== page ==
„Science teachers have a special responsibility to study the nature of science as a discipline, how it works, how it is described by sociologists, historians, and philosophers from different points of view…. Science education cannot just be about learning science: Its foundation must be learning about the nature of science as a human activity.“

—  Jay Lemke American academic 1946
Talking Science: Language, Learning, and Values. 1990, p. 175; as cited in: Hanuscin, Deborah L., and Michele H. Lee. "Teaching Against the Mystique of Science: Literature Based Approaches in Elementary Teacher Education." Learning, Teaching, and Curriculum presentations (MU) (2010).

Richard Powers Foto
Roger Penrose Foto

„Understanding is, after all, what science is all about — and science is a great deal more than mindless computation.“

—  Roger Penrose English mathematical physicist, recreational mathematician and philosopher 1931
As quoted in The Golden Ratio : The Story of Phi, the World's Most Astonishing Number (2002) by Mario Livio, p. 201.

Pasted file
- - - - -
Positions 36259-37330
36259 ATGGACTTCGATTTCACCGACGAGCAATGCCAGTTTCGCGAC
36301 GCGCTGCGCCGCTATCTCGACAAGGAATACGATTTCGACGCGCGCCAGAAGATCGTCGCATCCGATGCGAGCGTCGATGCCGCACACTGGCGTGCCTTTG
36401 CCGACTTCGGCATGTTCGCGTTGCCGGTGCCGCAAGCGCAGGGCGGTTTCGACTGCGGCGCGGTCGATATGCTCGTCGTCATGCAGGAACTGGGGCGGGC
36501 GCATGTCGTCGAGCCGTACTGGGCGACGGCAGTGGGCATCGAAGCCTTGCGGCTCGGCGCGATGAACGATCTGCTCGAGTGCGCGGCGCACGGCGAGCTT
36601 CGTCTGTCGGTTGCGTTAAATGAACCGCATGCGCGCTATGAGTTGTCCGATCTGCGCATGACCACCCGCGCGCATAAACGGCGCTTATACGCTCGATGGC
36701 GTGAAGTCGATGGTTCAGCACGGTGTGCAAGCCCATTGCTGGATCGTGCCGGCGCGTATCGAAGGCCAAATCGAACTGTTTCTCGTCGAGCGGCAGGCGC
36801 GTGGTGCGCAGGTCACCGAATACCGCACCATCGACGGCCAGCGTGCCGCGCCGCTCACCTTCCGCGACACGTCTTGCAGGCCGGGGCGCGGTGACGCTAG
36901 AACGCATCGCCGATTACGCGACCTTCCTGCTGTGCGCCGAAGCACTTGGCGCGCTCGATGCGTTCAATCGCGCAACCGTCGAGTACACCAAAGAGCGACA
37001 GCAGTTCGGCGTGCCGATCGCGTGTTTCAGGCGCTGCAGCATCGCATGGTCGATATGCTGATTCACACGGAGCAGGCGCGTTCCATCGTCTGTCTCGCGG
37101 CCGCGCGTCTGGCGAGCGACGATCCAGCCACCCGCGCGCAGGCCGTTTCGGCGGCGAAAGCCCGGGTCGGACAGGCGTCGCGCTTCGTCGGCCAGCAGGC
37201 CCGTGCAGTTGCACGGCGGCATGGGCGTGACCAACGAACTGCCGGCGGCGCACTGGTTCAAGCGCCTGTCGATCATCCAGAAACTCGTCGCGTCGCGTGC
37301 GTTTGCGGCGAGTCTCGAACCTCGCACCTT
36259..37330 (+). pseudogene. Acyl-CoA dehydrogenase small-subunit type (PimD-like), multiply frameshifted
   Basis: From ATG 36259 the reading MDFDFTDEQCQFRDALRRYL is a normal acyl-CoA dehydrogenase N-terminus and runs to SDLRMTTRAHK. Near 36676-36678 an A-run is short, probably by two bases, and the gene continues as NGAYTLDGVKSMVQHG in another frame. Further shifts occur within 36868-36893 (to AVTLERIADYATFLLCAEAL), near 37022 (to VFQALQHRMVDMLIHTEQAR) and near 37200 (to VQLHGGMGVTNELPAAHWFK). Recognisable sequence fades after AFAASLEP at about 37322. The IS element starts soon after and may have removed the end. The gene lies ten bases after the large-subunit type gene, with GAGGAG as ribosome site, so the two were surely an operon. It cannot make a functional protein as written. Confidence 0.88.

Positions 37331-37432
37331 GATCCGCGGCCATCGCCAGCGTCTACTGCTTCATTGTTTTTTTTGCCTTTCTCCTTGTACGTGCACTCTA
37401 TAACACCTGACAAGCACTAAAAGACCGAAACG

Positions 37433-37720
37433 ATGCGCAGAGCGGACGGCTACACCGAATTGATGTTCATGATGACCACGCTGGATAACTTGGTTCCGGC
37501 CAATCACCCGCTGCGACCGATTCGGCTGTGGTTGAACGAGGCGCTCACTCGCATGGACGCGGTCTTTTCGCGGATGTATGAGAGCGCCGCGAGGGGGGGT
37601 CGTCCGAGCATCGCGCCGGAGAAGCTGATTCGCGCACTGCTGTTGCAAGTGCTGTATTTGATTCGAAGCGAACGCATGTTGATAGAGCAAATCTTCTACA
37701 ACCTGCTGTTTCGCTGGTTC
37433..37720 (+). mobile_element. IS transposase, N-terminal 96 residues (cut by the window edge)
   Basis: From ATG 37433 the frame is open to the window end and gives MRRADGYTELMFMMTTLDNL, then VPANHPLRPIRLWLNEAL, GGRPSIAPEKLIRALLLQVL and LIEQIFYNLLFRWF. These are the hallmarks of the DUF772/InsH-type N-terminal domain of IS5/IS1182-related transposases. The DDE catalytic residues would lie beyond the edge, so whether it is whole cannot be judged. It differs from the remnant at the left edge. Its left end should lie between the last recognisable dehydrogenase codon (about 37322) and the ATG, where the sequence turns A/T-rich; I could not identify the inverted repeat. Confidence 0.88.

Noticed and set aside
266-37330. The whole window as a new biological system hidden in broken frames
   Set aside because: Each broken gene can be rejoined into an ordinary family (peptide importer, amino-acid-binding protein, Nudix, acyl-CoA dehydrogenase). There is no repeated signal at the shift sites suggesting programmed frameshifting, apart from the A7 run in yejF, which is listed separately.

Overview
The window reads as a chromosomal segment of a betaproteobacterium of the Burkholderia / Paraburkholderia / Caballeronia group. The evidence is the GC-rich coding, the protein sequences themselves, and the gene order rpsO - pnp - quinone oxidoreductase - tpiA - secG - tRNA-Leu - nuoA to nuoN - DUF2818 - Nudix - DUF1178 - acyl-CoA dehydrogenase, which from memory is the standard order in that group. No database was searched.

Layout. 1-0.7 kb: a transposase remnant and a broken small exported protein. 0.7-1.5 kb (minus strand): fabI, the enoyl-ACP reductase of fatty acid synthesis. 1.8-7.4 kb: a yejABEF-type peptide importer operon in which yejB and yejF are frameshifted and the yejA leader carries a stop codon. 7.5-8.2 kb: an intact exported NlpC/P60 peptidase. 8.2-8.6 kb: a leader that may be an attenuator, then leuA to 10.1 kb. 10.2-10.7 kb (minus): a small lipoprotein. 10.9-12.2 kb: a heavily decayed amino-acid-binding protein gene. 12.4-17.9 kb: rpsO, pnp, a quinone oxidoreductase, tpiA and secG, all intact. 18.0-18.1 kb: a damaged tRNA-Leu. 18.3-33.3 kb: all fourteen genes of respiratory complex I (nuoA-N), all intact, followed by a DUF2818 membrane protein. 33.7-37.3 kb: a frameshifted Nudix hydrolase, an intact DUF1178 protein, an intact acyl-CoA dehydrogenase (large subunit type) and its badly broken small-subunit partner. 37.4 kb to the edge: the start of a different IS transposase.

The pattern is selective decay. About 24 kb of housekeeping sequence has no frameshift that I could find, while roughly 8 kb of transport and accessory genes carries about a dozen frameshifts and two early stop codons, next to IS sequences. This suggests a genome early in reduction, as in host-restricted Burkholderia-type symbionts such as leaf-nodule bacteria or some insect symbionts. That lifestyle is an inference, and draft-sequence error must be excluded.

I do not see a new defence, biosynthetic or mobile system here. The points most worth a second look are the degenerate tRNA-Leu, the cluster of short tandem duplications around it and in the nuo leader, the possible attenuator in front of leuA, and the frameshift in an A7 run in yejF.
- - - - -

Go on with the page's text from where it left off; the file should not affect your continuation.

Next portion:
Carl Sagan Foto

„We live in a society exquisitely dependent on science and technology, in which hardly anyone knows anything about science and technology.“

—  Carl Sagan American astrophysicist, cosmologist, author and science educator 1934 - 1996
"Why We Need To Understand Science" in The Skeptical Inquirer Vol. 14, Issue 3 (Spring 1990) http://www.csicop.org/si/show/why_we_need_to_understand_science

Arthur Stanley Eddington Foto

„…The present revolution of scientific thought follows in natural sequence on the great revolutions at earlier epochs in the history of science.“

—  Arthur Stanley Eddington British astrophysicist 1882 - 1944
Einstein's special theory of relativity, which explains the indeterminateness of the frame of space and time, crowns the work of Copernicus who first led us to give up our insistence on a geocentric outlook on nature; Einstein's general theory of relativity, which reveals the curvature or non-Euclidean geometry of space and time, carries forward the rudimentary thought of those earlier astronomers who first contemplated the possibility that their existence lay on something which was not flat. These earlier revolutions are still a source of perplexity in childhood, which we soon outgrow; and a time will come when Einstein's amazing revelations have likewise sunk into the commonplaces of educated thought. The Theory of Relativity and its Influence on Scientific Thought (1922), p. 31-32

Jayant Narlikar Foto

„Science is widely esteemed. Apparently it is a widely held belief that there is something special about science and its methods.“

—  Alan Chalmers, buch What Is This Thing Called Science?
What Is This Thing Called Science? (Third Edition; 1999), Introduction, p. xix.